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Whether someone is an employee for the purposes of the workers' compensation law is a fundamental issue. Both "employer" and "employee" have been defined by the Legislature (see below). Generally, anyone "rendering service for another, other than as an independent contractor, or unless expressly excluded herein, is presumed to be an employee." Labor Code §3357. While LC §3351 speaks of a "contract of hire or apprenticeship, express or implied, oral or written," consideration may be nominal. In disputes over whether someone was an employee, the Board will apply the liberal construction statute, Labor Code §3202: "shall be liberally construed by the courts with the purpose of extending their benefits for the protection of persons injured in the course of their employment."

Multiple employers on one job: there may be both a "general" and "special" employer, such as where a worker is hired by one employer and loaned to another. Temporary service agencies fit this model.

The employer has the burden of proving that "an injured person claiming to be an employee was an independent contractor or otherwise excluded from the protection of this division where there is proof that the injured person was at the time of his or her injury actually performing service...."  Labor Code §5705.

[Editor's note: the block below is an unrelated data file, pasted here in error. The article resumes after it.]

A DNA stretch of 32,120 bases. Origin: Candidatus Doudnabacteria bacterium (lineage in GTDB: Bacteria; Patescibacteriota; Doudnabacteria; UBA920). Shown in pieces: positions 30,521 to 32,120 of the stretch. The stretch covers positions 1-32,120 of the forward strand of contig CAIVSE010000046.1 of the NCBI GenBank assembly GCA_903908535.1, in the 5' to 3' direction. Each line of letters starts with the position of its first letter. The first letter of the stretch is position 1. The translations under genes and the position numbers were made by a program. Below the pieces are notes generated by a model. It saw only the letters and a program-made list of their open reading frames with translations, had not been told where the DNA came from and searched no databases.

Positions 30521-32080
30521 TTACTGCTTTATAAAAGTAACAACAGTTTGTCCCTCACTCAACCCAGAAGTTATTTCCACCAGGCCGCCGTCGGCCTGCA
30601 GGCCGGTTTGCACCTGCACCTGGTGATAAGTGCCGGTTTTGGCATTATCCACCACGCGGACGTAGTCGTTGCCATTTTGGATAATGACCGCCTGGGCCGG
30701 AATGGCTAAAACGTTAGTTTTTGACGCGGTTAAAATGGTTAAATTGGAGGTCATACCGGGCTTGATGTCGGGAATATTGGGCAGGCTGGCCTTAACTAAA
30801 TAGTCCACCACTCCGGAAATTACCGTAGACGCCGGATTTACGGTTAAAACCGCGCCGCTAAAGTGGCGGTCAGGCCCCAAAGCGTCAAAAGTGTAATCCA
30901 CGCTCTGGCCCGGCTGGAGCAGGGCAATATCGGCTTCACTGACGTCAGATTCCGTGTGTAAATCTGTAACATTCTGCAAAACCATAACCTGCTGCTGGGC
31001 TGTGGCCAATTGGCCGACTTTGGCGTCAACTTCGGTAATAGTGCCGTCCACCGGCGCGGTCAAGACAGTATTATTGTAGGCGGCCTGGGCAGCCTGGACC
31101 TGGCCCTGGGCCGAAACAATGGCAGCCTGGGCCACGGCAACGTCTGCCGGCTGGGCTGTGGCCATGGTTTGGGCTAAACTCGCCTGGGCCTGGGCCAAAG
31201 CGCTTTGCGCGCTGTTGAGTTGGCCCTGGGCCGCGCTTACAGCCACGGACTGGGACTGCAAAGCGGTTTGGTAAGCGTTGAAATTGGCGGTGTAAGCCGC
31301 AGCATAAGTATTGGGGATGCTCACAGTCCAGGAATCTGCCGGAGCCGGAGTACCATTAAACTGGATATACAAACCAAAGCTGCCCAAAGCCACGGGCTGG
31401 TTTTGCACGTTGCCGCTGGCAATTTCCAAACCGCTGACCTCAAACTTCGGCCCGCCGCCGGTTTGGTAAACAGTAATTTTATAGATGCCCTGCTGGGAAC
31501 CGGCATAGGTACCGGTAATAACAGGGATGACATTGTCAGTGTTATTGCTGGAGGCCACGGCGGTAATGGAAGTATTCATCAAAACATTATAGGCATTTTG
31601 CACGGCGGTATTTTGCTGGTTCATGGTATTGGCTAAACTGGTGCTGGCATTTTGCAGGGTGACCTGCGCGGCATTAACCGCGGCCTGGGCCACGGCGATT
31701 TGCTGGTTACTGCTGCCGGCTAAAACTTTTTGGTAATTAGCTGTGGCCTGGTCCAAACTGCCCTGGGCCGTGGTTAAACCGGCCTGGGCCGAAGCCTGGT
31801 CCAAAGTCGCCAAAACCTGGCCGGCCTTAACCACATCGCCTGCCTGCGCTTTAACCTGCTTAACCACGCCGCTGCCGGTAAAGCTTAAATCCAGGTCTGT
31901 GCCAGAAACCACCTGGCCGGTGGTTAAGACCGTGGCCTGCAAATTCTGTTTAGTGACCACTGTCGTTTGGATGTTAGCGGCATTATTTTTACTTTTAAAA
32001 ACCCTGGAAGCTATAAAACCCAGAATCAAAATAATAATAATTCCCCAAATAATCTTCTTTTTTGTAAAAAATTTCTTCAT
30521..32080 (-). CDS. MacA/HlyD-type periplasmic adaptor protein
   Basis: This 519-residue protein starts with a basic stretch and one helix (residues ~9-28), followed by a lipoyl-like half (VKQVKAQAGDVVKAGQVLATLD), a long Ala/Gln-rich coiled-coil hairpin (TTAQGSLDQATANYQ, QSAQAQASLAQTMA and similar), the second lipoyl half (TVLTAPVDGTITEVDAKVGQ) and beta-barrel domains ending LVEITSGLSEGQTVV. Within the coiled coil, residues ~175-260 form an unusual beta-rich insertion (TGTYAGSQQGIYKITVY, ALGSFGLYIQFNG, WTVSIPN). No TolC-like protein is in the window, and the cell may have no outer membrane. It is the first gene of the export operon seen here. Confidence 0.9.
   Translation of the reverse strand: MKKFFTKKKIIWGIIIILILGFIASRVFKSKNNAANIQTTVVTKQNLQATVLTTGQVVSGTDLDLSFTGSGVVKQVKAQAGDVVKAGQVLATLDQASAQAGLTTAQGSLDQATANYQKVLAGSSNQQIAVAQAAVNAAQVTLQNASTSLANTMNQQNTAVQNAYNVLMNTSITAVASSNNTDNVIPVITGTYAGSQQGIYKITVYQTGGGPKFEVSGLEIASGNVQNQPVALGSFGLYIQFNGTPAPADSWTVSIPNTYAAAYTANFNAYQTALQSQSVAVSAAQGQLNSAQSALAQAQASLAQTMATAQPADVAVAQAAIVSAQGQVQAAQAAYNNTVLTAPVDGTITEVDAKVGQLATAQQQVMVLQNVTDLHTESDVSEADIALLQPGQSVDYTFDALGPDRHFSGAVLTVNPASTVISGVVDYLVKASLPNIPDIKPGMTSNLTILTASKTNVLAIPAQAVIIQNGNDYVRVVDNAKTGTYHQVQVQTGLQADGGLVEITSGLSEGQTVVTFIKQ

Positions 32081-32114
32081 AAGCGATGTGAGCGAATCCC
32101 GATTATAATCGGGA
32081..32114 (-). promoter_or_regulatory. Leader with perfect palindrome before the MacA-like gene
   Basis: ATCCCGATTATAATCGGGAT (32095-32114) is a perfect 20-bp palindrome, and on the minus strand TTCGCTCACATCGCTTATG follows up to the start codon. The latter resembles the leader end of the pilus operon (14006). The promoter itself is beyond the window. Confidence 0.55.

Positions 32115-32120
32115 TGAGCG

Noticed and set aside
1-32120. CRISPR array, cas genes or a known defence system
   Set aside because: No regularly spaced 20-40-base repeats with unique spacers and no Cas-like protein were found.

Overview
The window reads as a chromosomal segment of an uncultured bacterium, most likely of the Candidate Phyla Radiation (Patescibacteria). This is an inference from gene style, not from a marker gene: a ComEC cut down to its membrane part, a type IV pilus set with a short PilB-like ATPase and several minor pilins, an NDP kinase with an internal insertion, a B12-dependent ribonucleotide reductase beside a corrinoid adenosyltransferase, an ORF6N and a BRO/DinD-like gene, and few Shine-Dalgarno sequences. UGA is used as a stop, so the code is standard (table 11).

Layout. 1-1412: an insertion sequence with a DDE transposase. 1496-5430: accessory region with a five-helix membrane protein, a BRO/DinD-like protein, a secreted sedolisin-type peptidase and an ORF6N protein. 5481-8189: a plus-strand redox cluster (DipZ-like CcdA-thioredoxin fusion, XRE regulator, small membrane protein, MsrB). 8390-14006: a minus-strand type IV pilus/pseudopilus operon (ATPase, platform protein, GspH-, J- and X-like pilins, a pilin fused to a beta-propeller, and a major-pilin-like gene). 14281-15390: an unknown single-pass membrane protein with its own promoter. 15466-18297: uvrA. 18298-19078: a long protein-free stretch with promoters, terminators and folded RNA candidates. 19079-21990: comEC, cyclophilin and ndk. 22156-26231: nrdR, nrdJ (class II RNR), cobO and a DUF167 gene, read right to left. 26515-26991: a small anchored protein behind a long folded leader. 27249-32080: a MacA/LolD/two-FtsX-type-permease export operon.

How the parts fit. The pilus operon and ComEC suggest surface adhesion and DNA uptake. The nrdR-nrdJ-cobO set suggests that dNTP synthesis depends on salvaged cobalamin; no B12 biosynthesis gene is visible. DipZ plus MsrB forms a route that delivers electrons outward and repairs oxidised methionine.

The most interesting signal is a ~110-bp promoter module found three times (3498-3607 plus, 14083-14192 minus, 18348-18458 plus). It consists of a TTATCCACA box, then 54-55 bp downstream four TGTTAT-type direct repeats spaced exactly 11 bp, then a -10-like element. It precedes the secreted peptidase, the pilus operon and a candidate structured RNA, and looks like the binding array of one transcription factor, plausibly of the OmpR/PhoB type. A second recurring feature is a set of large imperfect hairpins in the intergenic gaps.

See, too, Independent Contractor and AOE-COE

Label Item Links Comments
Labor Code Definition of "employer" LC §3300
  Definition of "employee" LC §3351
LC §3351.5
  Excluded employees
LC §3352  
  Presumption of  employment LC §3357  
Cases  “The possibility of dual employment is well recognized in the case law. “Where an employer sends an employee to do work for another person, and both have the right to exercise certain powers of control over the employee, that employee may be held to have two employers — his original or `general' employer and a second, the `special' employer.” (Miller v. Long Beach Oil Dev. Co. (1959) 167 Cal. App.2d 546, 549 [334 P.2d 695].) In Industrial Ind. Exch. v. Ind. Acc. Com. (1945) 26 Cal.2d 130, 134-135 [156 P.2d 926], this court stated that “an employee may at the same time be under a general and a special employer, and where, either by the terms of a contract or during the course of its performance, the employee of an independent contractor comes under the control and direction of the other party to the contract, a dual employment relation is held to exist. [Citations.]” Kowalski v. Shell Oil Co. (1979) 23 Cal.3d 168, 174. Kowalski v. Shell Oil Co.  
Practice Tips The expedited hearing is the prescribed method for determing issues of employment and whether an injury was AOE-COE.    
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